Overtaking is probably the riskiest and most complicated manoeuvre we undertake on the road. Perhaps that’s why your driving instructor never taught you how to do it.


Slewing an Aston Martin across Italian roads for a James Bond film is the kind of high octane driving I’ve always wanted to be involved with. After filming several takes for the opening sequence of Quantum of Solace, we were ready for another attempt.

I was making a three-point turn under the watchful eye of the first assistant director, Terry Madden. As I nosed up to the cliff edge, he sprang into action with a twinkle in his eye: ‘That’s far enough you, just wait there.’

The return up the mountain looked clear to me, and he clocked my expression. ‘There’s been more fatalities during resets than all the stunts in this business put together.’

It was easy to forget the return journey, despite being at half pace, bore the closest resemblance to the haphazardness of real life, where there are no practice runs or people with radios to tell you when to stop.

Overtaking is probably the riskiest and most complicated manoeuvre we undertake on the road. Perhaps that’s why your driving instructor never taught you how to do it.

For me the first consideration regarding a potential overtake is: can I be bothered? If the traffic level is high, then it’s pointless risking life and limb just for the opportunity to read a new number plate.

If, however, the answer is yes, then I need to come up with a plan that passes muster with the part of me that doesn’t want to become an organ donor. That plan requires having clear space and enough speed to pull off the move. It’s the detail in arriving at this conclusion that requires your attention. These preliminary checks involve looking near, far and wide for obvious reasons not to overtake.

You can usually get a better view of what lies ahead by favouring the centre of the road next to the white line. However, if the road curves left then you can see further by moving to the inside line and looking past the passenger side of the car ahead. If you’re following something big always check both sides anyway to clock what you’re getting yourself into.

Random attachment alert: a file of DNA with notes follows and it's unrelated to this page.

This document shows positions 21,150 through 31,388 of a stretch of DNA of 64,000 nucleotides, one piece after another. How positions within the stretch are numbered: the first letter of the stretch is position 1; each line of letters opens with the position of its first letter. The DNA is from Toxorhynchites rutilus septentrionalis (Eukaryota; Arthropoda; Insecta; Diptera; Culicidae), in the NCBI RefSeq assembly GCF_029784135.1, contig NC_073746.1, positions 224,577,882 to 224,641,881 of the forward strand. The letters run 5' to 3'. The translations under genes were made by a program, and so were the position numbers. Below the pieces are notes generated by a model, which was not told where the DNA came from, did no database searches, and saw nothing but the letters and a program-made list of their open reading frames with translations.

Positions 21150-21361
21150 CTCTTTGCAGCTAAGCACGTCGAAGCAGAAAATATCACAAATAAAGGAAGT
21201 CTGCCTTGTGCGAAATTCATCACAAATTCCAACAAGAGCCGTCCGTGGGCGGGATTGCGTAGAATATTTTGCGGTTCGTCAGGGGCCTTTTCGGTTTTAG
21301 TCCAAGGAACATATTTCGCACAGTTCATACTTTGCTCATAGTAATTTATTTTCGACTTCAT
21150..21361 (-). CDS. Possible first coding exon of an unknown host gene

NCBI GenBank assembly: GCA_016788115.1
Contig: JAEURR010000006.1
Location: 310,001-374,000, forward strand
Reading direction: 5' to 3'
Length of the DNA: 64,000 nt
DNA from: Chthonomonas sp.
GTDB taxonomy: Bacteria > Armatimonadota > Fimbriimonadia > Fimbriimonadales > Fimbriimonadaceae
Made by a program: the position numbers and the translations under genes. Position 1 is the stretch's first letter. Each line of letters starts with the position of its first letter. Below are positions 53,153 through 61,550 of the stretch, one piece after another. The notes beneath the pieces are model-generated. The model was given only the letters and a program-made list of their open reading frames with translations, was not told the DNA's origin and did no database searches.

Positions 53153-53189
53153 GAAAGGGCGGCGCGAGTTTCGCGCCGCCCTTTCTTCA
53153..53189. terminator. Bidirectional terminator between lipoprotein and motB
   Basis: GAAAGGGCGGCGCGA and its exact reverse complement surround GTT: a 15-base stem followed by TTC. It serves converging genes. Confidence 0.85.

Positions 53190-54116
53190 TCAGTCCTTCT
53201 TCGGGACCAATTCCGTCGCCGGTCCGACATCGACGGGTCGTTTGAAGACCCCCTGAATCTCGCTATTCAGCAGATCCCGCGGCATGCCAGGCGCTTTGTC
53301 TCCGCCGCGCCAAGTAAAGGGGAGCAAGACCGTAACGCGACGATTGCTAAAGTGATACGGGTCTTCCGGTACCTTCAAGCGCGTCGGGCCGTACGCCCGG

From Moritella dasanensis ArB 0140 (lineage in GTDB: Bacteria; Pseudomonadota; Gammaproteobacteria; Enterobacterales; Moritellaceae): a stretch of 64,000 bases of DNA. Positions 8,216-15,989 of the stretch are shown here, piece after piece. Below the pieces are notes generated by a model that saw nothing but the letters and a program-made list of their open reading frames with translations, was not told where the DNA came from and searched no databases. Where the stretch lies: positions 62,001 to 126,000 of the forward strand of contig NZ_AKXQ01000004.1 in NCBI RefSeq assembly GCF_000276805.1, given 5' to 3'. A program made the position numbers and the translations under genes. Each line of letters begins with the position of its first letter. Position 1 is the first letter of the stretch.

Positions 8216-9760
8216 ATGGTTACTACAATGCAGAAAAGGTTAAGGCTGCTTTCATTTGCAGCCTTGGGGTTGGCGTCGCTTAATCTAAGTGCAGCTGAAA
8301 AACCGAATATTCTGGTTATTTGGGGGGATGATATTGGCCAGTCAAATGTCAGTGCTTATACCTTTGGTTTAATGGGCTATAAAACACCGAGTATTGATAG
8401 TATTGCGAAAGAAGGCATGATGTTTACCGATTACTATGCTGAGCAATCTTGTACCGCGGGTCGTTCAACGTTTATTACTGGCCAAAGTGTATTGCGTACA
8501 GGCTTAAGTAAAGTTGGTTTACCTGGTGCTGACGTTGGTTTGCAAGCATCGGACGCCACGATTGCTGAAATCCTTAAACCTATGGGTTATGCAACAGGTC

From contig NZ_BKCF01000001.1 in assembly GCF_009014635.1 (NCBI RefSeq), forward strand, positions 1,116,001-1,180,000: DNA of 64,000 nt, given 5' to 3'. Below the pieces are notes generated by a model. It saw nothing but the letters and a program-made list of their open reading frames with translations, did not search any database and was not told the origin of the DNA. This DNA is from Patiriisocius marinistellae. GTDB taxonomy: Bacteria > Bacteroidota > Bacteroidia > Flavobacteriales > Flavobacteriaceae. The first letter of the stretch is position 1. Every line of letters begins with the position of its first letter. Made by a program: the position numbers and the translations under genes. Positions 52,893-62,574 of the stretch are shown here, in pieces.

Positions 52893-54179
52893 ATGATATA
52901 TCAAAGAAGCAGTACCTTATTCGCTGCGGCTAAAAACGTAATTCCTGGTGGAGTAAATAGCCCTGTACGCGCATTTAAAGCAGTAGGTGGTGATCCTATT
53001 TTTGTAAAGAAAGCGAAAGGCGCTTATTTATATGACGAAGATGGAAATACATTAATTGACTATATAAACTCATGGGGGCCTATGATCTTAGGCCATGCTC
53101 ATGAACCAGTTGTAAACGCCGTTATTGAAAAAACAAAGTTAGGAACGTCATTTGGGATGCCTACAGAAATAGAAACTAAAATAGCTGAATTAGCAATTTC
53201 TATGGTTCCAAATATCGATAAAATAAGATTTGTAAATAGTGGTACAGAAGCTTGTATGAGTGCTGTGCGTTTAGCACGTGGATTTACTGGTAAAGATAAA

Check if the target car looks erratic, lost or is slowing and might be about to turn off at a junction, which is the number one cause of overtaking accidents.

These crashes often involve younger drivers failing to anticipate when someone is about to make a turn, and older drivers making dodgy turns without signalling. There will be plenty of time to argue the latter point in the back of the ambulance or at the pearly gates if this was your final sin. Or you could read the situation better.

If you discover a train of cars ahead of you, the gaps between those vehicles will open and close like logs floating down a river. Overtaking one car may be futile in these conditions anyway, but if you go for it you need to be doubly accurate with your observations to ensure the inviting space you’re relying on will be there when you arrive. It really antagonizes other drivers when you force your way into a tiny gap, so don’t expect them to offer you a steak dinner when they pull up alongside you at the next traffic lights.

The primary method that racers use to predict traffic flow is by constantly judging their ‘delta’ speed, which is the divergence in speed between vehicles. If the car in front of you has a high delta of say 40 mph closure on the traffic ahead, it probably means he is about to overtake, close the gap or have an almighty accident. Best to hang back, then.